Three children are in the hospital after a car accident in north St. Louis Wednesday morning.
Police say two vehicles collided at the intersection of Goodfellow and Wells. One of the cars flipped over and two people were trapped inside.
Everyone was freed from the overturned car and the kids, along with two adults, were taken to the hospital. Their conditions are not known at this time.
DALLAS (AP) - A hotel guest from Missouri has been found dead in the atrium lobby of the 30-story Hyatt Regency Dallas after apparently falling from an upper floor.
Dallas police say a hotel security guard early Wednesday discovered the body of 37-year-old Craig McKinnon Berry of Wentzville, Mo. A police report says a hotel employee heard a loud thud and contacted security.
A hotel spokesman says the guest apparently fell from one of the upper floors. The downtown Dallas hotel's interior atrium has 18 stories.
Police are investigating the incident as an unexplained death. Further details weren't immediately available.
People who live within a mile of the smelly Bridgeton Landfill are being offered alternative housing until crews remove concrete pipe sections to get rid of the stench.
The Post Dispatch reports the program is voluntary and will be offered to residents living in Spanish Village, Terrisan Reste mobile home community and certain areas of the Carrollton Village Condominiums.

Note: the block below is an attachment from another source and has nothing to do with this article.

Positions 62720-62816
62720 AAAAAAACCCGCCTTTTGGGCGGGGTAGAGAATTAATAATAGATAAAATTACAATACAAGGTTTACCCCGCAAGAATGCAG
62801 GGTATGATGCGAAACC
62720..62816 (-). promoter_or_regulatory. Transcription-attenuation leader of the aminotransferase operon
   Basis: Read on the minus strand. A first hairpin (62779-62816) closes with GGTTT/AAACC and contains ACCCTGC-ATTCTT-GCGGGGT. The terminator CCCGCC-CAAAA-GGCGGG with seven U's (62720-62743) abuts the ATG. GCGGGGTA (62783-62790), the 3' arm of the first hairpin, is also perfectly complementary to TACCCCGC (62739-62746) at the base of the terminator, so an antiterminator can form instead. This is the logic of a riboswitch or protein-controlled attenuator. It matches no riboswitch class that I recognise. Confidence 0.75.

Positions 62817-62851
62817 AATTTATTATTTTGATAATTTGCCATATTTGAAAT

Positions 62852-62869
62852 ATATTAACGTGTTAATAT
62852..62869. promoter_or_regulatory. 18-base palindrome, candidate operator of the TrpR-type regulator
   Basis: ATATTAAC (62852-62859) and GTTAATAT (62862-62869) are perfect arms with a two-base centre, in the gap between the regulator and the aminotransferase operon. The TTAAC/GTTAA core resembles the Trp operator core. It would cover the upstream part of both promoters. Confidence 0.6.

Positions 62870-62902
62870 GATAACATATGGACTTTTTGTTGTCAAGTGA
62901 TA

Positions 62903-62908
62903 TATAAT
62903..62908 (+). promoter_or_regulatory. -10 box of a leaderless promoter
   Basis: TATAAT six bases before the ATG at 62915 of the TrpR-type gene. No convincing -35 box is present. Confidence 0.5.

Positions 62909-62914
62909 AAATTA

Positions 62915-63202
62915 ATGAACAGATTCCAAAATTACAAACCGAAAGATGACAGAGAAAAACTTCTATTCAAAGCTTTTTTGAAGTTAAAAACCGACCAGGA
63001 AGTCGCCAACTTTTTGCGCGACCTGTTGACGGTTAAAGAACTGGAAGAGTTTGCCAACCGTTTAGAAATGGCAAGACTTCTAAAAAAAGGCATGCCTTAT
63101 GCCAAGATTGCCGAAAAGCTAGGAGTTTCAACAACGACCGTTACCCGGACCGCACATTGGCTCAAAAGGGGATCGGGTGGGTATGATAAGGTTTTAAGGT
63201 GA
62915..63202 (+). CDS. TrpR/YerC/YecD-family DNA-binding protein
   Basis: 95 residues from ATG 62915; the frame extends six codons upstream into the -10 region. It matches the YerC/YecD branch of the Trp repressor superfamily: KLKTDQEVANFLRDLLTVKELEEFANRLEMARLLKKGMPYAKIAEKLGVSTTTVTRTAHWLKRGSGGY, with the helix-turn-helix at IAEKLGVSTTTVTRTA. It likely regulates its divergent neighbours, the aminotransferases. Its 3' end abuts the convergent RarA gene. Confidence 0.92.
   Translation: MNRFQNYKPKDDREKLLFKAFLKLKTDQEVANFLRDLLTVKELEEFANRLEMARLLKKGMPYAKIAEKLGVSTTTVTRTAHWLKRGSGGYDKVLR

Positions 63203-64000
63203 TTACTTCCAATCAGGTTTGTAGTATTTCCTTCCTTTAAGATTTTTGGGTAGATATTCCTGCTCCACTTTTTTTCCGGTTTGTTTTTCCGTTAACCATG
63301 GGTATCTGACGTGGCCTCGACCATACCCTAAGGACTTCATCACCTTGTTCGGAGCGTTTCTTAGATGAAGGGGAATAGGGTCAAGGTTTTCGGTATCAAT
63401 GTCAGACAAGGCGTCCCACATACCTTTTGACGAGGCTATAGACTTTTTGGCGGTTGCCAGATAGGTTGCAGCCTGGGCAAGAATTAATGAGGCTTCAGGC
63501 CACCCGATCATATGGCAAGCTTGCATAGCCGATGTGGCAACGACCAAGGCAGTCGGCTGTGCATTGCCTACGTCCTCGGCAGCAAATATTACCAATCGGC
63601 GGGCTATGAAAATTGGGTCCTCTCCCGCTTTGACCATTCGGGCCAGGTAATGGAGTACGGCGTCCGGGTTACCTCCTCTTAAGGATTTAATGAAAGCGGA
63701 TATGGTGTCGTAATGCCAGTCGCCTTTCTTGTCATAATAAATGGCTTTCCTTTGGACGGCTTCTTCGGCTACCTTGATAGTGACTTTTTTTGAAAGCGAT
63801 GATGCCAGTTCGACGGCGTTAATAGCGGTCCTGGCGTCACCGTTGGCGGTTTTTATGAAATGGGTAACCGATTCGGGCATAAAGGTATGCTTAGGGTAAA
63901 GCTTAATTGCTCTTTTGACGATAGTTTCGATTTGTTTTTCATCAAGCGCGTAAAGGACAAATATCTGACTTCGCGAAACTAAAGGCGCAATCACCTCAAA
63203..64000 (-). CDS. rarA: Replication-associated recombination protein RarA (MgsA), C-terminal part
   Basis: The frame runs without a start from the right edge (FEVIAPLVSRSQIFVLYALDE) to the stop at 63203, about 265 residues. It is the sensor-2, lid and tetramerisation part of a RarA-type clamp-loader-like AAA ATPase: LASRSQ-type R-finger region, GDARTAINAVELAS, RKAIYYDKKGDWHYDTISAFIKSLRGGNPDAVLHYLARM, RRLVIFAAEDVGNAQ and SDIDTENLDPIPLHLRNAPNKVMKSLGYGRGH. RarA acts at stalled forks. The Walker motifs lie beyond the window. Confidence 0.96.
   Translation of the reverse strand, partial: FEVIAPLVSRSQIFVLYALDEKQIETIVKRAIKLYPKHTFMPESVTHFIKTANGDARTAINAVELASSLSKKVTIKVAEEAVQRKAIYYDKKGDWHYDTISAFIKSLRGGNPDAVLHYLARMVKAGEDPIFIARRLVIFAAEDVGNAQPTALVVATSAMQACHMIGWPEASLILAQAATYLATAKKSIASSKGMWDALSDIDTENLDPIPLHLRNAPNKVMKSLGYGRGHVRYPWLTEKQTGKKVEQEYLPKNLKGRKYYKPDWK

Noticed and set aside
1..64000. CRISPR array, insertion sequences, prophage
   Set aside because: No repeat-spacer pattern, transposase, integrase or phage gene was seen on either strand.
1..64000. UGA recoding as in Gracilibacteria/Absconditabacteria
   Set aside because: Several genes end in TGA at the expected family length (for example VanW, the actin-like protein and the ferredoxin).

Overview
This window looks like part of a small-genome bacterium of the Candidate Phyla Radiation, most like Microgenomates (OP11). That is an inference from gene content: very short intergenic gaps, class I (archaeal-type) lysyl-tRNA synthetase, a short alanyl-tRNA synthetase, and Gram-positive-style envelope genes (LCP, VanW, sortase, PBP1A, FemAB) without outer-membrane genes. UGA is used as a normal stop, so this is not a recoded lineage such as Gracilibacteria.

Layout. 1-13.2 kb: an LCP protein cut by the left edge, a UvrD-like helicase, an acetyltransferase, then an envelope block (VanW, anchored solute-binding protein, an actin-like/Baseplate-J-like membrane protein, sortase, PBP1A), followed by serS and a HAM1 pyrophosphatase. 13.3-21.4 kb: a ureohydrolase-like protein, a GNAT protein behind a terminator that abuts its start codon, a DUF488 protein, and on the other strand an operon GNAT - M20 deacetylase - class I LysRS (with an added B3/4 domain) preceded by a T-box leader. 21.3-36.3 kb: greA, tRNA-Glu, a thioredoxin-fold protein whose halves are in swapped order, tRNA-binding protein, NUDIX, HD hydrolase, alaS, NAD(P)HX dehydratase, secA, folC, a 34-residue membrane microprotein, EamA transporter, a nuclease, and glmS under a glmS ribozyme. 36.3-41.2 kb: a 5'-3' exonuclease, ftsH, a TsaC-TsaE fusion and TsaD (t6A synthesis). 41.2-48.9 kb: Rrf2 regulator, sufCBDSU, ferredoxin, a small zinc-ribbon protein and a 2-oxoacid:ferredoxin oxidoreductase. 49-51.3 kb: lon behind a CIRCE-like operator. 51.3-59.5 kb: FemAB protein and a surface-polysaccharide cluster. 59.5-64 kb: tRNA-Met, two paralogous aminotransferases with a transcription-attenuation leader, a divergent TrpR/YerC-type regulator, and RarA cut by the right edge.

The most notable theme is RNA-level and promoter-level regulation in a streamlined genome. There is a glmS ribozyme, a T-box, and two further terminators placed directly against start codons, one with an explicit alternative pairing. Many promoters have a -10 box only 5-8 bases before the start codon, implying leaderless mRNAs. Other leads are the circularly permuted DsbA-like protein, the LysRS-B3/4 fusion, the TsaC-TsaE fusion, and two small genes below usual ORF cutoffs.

The landfill is offering to pay hotel lodging fees and taxes at an extended say hotel selected by Bridgeton Landfill officials.
The project is expected to last until June 14.
Workers at the gourmet sandwich chain Jimmy John’s plan to picket today in south city over what they say is unfair treatment and poor pay.
They plan to walk off their jobs at the Soulard location in the 16-hundred block of South Broadway later this morning.
Workers say they will strike for a $15 per hour wage floor and to take a stand against unfair retaliation targeting workers who are sticking together to speak out for better jobs.
Nationally, workers say during the past several months, managers required workers to publicly hold signs stating that they were incapable of making sandwiches fast enough or getting customers through the drive-thru quickly.
Inspired by fast-food workers in New York City and Chicago who walked off their jobs last month.